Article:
Andrew Mitchell's Dilemma: Defending the UK Aid Budget

U.K. Secretary of State for International Development Andrew Mitchell records responses to questions posed by Oxfam’s supporters at the Oxfam's 21st Century Aid report launch. At that event, Mitchell outlines actions to boost U.K. aid transparency. Photo by: U.K. Department for International Development / CC BY-NC-ND U.K. Department for International DevelopmentCC BY-NC-ND

With the Department for International Development as the only area of public spending that stands to benefit from significant funding increases in the next few years, U.K. aid chief Andrew Mitchell and his department need to defend the expanded aid budget.

But Mitchell’s dilemma does not end here, according to The Guardian’s Madeleine Bunting.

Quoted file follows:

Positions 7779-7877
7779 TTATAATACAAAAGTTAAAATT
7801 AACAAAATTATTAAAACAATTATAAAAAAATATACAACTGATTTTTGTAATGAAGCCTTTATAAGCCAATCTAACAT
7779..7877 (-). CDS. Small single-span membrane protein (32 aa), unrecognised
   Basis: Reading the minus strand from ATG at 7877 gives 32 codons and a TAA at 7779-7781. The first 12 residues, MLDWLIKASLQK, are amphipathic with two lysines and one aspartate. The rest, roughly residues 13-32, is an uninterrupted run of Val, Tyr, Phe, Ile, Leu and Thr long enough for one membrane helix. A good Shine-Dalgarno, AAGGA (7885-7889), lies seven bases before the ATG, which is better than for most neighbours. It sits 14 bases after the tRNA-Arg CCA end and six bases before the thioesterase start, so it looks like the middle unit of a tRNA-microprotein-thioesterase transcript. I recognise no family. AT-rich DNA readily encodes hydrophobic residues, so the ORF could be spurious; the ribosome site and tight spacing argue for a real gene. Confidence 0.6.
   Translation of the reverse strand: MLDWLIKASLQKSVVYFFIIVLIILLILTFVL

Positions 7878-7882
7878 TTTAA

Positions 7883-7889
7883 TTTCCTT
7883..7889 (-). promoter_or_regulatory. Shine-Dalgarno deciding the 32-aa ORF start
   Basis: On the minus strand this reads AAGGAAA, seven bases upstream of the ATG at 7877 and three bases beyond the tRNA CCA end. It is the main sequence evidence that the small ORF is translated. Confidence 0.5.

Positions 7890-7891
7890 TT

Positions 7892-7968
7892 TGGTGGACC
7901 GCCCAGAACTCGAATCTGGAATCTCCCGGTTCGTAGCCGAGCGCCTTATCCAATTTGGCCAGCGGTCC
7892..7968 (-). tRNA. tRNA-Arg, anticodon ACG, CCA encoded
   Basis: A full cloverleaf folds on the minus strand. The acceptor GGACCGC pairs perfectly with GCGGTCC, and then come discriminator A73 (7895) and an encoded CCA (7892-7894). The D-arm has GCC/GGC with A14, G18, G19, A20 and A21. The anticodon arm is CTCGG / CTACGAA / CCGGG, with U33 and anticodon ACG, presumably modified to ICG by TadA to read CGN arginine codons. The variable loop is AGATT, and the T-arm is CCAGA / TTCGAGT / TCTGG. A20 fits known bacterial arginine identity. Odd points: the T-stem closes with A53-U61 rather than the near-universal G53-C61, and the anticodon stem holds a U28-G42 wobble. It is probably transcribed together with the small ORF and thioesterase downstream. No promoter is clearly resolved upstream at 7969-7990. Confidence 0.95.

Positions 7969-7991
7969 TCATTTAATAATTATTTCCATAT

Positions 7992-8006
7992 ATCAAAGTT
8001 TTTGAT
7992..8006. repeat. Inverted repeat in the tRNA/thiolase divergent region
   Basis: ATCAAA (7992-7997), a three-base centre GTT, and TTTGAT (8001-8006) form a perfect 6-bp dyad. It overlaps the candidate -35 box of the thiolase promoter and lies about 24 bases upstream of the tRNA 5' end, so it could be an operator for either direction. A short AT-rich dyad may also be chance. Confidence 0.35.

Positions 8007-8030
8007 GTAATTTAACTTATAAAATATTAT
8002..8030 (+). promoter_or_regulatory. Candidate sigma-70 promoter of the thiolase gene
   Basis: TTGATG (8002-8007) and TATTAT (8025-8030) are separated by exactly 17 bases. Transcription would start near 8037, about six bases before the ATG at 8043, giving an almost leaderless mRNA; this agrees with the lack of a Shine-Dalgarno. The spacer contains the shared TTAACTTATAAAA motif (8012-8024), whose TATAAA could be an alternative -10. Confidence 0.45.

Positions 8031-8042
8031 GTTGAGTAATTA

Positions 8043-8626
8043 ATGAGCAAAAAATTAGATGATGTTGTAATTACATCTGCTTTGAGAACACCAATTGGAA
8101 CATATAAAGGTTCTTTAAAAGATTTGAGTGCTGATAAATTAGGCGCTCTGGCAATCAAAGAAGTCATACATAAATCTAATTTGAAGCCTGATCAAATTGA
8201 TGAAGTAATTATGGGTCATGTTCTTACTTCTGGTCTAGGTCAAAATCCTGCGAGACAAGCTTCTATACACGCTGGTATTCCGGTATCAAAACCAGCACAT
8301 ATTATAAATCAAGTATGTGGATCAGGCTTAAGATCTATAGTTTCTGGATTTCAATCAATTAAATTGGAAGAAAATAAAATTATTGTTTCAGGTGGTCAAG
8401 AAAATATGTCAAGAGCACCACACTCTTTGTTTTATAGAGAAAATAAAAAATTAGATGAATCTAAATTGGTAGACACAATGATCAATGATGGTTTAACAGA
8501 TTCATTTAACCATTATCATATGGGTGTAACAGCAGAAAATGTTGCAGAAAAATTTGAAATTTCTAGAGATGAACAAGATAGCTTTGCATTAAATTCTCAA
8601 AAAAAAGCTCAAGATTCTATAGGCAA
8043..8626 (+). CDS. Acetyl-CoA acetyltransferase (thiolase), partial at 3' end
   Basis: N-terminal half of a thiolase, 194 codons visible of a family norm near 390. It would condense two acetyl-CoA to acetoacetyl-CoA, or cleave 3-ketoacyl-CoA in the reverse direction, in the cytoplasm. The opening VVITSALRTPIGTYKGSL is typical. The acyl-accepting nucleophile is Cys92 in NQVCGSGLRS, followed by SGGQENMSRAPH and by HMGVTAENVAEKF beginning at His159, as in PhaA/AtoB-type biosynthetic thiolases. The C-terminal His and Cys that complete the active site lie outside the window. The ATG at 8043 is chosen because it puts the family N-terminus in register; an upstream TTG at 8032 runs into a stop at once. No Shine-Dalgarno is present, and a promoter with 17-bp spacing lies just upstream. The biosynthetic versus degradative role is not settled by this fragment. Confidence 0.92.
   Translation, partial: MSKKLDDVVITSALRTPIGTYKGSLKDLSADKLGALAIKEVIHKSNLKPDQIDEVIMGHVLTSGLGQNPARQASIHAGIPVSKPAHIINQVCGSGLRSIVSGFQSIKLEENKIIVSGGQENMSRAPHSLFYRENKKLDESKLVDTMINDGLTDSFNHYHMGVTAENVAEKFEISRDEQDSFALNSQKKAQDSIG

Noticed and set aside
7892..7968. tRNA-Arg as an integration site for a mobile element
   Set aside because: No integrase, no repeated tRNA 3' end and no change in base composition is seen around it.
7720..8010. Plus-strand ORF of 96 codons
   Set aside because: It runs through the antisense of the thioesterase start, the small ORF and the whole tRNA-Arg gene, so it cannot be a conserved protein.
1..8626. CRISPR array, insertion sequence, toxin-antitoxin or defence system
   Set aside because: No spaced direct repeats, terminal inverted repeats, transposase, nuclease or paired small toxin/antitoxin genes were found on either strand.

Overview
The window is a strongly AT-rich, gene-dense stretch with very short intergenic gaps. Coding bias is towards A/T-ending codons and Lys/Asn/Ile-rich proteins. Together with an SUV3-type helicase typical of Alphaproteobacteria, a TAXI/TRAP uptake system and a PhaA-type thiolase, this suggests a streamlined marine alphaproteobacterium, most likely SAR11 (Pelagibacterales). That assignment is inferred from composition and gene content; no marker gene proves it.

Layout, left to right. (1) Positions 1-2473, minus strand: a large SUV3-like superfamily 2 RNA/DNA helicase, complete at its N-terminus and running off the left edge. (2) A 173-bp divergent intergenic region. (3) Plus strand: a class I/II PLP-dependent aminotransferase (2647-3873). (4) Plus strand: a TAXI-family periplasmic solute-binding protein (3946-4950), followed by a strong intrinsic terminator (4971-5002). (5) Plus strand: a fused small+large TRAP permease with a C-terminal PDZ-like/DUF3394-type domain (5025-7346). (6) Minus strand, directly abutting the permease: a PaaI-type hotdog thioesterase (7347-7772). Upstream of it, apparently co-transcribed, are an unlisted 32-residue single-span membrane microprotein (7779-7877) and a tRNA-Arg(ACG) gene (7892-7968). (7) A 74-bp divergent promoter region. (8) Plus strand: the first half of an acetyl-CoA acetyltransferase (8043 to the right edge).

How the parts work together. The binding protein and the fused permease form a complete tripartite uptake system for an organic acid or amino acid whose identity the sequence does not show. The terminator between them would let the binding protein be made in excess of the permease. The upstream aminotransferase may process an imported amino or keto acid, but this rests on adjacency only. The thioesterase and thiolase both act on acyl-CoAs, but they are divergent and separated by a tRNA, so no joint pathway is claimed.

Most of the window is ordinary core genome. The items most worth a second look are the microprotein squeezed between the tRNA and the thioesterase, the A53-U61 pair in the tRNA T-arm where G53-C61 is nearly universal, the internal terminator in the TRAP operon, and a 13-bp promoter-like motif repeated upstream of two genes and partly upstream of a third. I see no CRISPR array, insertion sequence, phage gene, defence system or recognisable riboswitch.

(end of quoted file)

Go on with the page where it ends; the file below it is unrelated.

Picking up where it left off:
While he has to defend the aid budget, Mitchell is keen to dissociate from the work of his predecessor and present “a dramatic new departure” as evidenced by his drive for aid transparency and effectiveness.

“He is caught in a dilemma: if he trashes DfID’s record, he emboldens the critics calling for its abolition; if he praises its work, he’s giving credit to the previous government and detracting from the impact he wants to make,” Bunting said.

Apart from this, Mitchell will need to make his aid transparency and effectiveness drive work in Afghanistan, which will receive an increase of 40 percent in U.K. aid.

“[I]t’s widely acknowledged (including in a disturbing chapter in Linda Polman’s book) that the country has gobbled up huge quantities of aid with little to show for it over the last nine years. It is notoriously difficult to achieve results or value for money in conflict states,” Bunting said.

About the author

  • Ma. Rizza Leonzon

    As a former staff writer, Rizza focused mainly on business coverage, including key donors such as the Asian Development Bank and AusAID.